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Devaluation and trade balance in Latin American countries*
Huseyin Kalyoncu1, Ilhan Ozturk2, Seyfettin Artan3, Kahraman Kalyoncu4 Abstract The aim of this paper is to examine effectiveness of devaluation on the trade balance in four countries: Argentina, Brazil, Mexico and Peru. We use the Johansen-Juselius cointegration test and impulse response function to estimate the long-run and shortrun effects of devaluation on the trade balance. The estimated results suggest that depreciation improve the trade balance in the long run for the case of Argentina and Peru, and in the short-run there has been J-curve in Argentina and Peru. In addition, the cointegration is found among the four variables (trade balance, domestic income, foreign incomes and real exchange rate) in the case of Argentina and Peru. The results also indicate that there is no cointegration relationship between these variables for Brazil and Mexico. The conclusion of the paper is that the evidence of the J-curve pattern was found for Argentina and Peru only. Key words: trade balance, J-Curve, Marshal-Lerner condition, cointegration, impulse response analysis, Latin America JEL classiﬁcation: F30, F32, F41
Received: 02-09-2008; accepted: 19-06-2009 Associate Professor, Meliksah University, Faculty of Economics and Business Administration, Kaysery, Turkey. Scientiﬁc afﬁliation: international economics. Phone: +90352 2321375. Fax: +90352 2321322. E-mail: email@example.com Senior Lecturer, Cag University, Faculty of Economics and Administrative Sciences, 33800, Yenice, Mersin, Turkey. Scientiﬁc afﬁliation: international economics. Phone: +903246514828. Fax: +903246514811. E-mail: firstname.lastname@example.org (corresponding author). Assistant Professor, Karadeniz Technical University, Faculty of Economics and Administrative Sciences, Department of Economics, Trabzon, Turkey. Scientiﬁc afﬁliation: macroeconomics. E-mail: email@example.com PhD, Aksaray University, Faculty of Economics and Business Administration, Aksaray, Turkey. Scientiﬁc afﬁliation: international economics. E-mail: firstname.lastname@example.org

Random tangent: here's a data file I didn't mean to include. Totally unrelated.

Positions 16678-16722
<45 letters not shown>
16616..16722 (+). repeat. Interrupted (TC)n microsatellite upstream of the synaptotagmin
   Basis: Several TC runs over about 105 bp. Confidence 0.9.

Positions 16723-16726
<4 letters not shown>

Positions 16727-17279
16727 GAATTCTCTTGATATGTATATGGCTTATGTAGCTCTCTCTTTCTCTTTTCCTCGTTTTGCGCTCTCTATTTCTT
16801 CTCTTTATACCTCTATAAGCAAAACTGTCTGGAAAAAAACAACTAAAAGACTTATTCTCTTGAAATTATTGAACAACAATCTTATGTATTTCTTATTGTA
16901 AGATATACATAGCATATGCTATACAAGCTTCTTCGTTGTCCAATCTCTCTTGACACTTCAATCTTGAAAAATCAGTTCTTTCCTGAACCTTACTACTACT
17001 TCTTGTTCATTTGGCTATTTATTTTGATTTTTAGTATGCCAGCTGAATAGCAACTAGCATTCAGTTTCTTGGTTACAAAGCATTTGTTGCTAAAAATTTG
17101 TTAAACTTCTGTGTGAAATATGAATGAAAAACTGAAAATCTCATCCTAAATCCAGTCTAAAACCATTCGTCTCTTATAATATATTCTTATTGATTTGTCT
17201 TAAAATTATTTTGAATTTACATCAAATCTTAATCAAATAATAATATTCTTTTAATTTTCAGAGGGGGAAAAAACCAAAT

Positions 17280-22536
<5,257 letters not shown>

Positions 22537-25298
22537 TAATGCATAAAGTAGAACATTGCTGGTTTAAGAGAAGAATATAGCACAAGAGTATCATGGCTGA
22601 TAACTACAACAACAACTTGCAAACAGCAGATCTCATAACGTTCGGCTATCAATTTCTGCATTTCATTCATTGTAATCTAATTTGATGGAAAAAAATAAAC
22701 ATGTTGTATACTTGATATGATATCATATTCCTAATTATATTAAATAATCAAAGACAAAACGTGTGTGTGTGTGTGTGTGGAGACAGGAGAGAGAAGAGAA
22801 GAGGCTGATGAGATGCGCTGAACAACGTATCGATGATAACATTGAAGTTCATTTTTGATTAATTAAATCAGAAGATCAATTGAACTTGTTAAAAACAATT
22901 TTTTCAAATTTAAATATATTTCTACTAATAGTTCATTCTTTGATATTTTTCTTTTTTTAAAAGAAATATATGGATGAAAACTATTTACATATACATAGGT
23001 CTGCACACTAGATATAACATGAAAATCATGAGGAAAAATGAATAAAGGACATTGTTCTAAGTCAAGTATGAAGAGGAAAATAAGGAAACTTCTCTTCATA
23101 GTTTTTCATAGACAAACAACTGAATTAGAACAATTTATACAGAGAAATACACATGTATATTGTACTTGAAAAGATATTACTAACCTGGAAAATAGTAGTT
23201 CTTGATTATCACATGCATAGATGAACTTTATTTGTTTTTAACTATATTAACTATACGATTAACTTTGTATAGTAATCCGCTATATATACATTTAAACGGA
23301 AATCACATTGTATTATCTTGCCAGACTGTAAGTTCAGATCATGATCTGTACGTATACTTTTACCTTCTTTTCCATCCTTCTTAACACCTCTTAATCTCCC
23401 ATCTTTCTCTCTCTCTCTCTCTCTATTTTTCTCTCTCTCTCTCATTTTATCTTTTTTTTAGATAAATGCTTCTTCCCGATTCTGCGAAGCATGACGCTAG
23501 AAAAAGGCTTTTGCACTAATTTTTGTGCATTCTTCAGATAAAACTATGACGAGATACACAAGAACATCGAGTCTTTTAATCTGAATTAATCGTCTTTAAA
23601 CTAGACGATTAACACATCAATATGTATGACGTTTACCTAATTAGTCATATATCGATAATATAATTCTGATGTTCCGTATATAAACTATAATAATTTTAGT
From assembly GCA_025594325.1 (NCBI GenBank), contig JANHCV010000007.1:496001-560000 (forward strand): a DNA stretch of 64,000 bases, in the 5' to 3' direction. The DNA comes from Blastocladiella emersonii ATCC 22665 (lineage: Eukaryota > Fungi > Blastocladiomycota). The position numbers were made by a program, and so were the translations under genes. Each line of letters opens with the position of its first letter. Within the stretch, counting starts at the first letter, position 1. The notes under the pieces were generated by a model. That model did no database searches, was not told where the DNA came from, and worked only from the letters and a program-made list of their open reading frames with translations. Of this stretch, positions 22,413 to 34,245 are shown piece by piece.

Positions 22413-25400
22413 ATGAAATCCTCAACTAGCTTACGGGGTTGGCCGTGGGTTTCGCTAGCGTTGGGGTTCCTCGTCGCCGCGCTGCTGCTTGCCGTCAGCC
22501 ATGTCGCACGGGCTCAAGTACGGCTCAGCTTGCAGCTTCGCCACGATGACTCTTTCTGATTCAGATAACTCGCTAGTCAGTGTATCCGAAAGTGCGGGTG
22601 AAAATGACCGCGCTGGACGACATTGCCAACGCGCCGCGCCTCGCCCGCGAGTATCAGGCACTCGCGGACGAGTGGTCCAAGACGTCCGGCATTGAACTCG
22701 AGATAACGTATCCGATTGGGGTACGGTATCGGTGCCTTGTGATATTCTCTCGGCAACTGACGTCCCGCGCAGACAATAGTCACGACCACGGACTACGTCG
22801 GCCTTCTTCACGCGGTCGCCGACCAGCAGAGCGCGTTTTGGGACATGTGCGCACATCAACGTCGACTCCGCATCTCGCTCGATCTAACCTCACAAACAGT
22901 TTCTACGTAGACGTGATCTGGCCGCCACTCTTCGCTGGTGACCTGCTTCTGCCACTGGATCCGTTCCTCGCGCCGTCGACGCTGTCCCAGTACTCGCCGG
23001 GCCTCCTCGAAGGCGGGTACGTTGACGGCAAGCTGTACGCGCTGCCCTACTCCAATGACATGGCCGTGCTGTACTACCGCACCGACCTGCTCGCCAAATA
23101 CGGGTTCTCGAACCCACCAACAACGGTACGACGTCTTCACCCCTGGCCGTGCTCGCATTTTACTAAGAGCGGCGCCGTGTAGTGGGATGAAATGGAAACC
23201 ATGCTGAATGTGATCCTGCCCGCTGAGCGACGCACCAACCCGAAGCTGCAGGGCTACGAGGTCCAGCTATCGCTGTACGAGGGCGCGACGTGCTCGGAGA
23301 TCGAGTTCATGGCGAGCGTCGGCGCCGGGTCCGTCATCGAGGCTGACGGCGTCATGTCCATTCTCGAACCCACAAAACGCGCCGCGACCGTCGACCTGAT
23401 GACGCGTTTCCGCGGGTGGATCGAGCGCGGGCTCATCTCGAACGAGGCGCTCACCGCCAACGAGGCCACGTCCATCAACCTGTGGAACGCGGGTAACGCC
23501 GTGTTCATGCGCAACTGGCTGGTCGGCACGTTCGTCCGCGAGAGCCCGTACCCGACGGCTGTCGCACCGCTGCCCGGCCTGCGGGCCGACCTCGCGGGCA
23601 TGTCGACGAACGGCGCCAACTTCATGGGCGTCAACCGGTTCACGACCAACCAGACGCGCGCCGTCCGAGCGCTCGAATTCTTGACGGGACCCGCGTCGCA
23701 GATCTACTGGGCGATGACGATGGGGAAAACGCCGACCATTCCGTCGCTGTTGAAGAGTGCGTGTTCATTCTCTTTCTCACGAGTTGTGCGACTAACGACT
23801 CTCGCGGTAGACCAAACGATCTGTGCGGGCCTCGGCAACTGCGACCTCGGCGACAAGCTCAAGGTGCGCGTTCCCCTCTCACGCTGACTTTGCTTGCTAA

Huseyin Kalyoncu et al. • Devaluation and trade balance in Latin American countries Zb. rad. Ekon. fak. Rij. • 2009 • vol. 27 • sv. 1 • 115-128
Since the breakdown of Bretton Wood Accord in 1973, and the advent of ﬂoating exchange rates, there has been renewed interest on the effect of devaluation on the trade balance of both developed and developing countries. Currency depreciation is said to worsen the trade balance ﬁrst before resulting in an improvement, yielding a short-run pattern labelled the J-curve phenomenon. In the international economic literature an important question has centred on the reactions of trade balance to currency depreciations or appreciations. The empirical literature supporting the J-curve is mixed5. Some economists argued that a possible way to improve trade balance (TB) would be a devaluation of the real exchange rate. However, real exchange rate devaluations would only improve TB if the well-known Marshall– Lerner (ML) condition holds, then in the long run the TB position would be improved. But in the short-term the TB deﬁcit could worsen if the TB followed the J-curve pattern. Given the implications of the J-curve for the conduct of macroeconomic stabilization policies, its empirical estimation has been a subject of interest. A number of studies have estimated the effect of a change in the real exchange rate on the balance of trade and have conﬁrmed the existence of the J-curve, such as Artus (1975), Spitaller (1980), Krugman and Baldwin (1987), Wilson (1993), Bahmani-Oskooee and Alse (1994), Demirden and Pastine (1995), Marwah and Klein (1996), Lal and Lowinger (2002),...